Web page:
As I prepared for my weekly shopping trip to Target today, I realized that I no longer wanted to bother bringinging the clipped coupons in my collection — and to boot, I didn’t even want to clip coupons any longer. This was an eye-opener as I’ve been a couponer (not quite of the “Extreme Couponing” ilk, but still always looking to save as much as possible) for probably 10 years now. I spent my drive to the store thinking about why I was ready to cut the coupon clipping habit. Here’s what I came up with.
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4 Reasons I Stopped Clipping Coupons
1. Clipped Coupons No Longer Save Us Much
I have found, at least in the Indianapolis area, clipped coupons are not terribly helpful unless I’m prepared to spend hours getting them organized, matched to sales and sorted. And I don’t want to do that anymore. Our local stores no longer double coupons and our newspaper does not offer a significant number of coupons for the things I buy. I’m tired of digging through recycling bins looking for extra or better coupons or buying extras online. The number I clip versus the number I use no longer makes it worth taking the time to clip them.
2. There Are Better Uses for My Time
Link: Instacart Grocery Delivery Service (get $10 off your first order with this link)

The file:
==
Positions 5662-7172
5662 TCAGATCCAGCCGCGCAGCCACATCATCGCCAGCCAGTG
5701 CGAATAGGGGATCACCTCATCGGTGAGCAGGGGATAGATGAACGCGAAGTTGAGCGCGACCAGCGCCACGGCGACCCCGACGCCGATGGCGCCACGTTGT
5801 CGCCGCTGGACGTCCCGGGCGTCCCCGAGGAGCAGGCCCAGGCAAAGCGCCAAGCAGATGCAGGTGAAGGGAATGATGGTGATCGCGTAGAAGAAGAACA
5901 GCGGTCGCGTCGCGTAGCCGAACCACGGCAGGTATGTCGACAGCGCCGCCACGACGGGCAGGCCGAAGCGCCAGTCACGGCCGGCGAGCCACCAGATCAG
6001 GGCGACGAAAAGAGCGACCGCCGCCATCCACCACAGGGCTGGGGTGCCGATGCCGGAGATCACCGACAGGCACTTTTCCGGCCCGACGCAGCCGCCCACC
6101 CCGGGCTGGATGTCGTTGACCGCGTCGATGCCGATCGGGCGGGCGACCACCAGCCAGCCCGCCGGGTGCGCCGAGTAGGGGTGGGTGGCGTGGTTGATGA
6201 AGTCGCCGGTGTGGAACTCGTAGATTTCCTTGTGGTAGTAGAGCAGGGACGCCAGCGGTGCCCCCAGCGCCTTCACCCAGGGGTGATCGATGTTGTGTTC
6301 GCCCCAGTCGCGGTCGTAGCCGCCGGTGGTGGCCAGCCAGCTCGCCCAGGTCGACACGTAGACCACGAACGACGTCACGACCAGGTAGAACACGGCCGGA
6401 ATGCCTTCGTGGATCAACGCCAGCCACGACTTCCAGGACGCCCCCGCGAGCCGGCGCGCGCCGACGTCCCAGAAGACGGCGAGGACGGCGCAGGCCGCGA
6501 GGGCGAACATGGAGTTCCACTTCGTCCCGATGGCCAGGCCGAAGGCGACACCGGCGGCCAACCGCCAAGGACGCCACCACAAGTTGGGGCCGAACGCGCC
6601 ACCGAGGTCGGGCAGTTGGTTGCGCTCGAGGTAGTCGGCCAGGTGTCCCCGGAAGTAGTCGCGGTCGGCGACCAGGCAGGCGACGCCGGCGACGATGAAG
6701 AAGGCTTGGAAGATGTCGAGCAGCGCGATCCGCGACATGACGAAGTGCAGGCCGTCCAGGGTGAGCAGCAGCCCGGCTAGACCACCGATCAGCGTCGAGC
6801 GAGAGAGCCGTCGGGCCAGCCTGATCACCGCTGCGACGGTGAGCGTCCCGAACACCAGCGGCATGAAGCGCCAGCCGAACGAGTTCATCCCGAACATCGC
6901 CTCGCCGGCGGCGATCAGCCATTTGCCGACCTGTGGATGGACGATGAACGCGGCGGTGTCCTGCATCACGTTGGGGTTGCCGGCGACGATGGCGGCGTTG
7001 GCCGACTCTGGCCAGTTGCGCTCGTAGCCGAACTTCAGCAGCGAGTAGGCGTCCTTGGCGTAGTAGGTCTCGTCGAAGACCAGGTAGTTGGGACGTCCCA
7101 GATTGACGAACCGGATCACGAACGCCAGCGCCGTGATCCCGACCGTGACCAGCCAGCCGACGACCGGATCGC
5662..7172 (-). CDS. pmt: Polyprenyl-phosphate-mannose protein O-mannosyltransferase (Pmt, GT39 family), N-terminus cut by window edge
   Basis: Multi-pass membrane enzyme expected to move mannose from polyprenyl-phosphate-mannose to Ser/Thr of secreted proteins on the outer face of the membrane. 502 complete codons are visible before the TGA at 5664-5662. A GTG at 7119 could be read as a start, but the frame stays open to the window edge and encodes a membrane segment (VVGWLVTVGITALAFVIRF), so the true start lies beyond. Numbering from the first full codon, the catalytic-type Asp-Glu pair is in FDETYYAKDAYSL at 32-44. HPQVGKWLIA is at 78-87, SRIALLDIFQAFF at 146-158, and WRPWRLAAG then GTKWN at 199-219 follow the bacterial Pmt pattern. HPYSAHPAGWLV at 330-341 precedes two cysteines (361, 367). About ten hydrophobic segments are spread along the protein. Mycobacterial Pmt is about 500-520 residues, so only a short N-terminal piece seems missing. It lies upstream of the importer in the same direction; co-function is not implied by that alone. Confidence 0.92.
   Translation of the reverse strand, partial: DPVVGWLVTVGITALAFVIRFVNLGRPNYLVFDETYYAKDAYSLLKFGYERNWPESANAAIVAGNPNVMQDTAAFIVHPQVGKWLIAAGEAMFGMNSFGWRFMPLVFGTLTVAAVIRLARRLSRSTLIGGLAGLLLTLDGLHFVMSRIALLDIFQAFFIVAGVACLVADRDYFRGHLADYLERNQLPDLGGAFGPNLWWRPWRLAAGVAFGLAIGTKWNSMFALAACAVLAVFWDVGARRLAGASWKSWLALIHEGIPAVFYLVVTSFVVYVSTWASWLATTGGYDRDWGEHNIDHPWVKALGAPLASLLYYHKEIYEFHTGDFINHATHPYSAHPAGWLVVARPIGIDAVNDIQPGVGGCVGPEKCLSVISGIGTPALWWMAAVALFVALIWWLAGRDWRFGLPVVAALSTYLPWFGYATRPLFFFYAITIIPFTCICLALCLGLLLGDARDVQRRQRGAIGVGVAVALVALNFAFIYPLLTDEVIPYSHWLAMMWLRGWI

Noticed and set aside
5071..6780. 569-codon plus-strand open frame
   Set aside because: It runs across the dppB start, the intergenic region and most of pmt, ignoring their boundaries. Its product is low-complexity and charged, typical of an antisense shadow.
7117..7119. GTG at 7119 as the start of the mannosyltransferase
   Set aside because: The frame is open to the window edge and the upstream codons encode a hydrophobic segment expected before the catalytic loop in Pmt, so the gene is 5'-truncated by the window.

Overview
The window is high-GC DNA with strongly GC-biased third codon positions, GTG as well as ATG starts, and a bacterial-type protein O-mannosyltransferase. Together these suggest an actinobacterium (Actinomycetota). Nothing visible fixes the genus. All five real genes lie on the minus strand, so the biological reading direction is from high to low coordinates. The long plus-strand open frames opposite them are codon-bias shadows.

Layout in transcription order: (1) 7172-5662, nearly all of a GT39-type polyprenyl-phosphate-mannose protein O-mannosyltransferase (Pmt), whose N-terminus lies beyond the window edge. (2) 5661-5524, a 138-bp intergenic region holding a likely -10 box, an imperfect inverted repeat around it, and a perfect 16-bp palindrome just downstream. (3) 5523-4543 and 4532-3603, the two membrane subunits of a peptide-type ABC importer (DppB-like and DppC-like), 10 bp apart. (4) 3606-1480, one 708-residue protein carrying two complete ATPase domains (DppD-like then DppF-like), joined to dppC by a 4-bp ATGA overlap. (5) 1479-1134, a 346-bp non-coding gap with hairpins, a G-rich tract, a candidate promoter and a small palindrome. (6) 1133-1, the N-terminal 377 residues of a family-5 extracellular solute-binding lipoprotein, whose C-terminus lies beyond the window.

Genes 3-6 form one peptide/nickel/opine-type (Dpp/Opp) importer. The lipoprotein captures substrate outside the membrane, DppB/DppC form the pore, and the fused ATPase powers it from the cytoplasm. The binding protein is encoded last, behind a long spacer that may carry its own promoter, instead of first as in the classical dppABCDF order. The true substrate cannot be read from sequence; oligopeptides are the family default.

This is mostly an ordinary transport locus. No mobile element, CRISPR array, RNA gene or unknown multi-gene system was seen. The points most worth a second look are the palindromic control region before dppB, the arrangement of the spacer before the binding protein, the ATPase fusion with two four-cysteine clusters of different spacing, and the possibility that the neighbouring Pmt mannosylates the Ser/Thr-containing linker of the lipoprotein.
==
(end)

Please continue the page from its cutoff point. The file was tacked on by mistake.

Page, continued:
Clipping coupons and using them to their maximum advantage takes more time than you would think. If you aren’t working and you feel like the time you can devote to this pays off significantly for you and your family more than another use of your time, then go for it. But it no longer does for me.
The time spent couponing includes clipping the coupons, sorting them (throwing out the expired ones, as none of my drug stores or groceries take expired coupons), looking through sale ads, matching coupons to sale ads, visiting each of the stores to get the best deal on a particular item, sorting and storing extra items you bought on sale, reading the coupon blogs that tell you the best deals at each store each week, looking online at coupons and printing them out, etc., etc.
I am all about “The ONE Thing: The Surprisingly Simple Truth Behind Extraordinary Results” by Gary Keller and “The 4-Hour Workweek” by Tim Ferriss. Both teach the idea of putting as much time as possible toward the ONE project you have identified that will make a big change in your life and cutting out as much of the unimportant stuff as you can. I think my time is better spent generating income and saving BIG MONEY on travel than saving $5 a week on groceries via clipped coupons. A trip for four to Europe definitely takes precedence over the small amount I am saving compared to the amount of time it takes. This is one unnecessary task I can eliminate.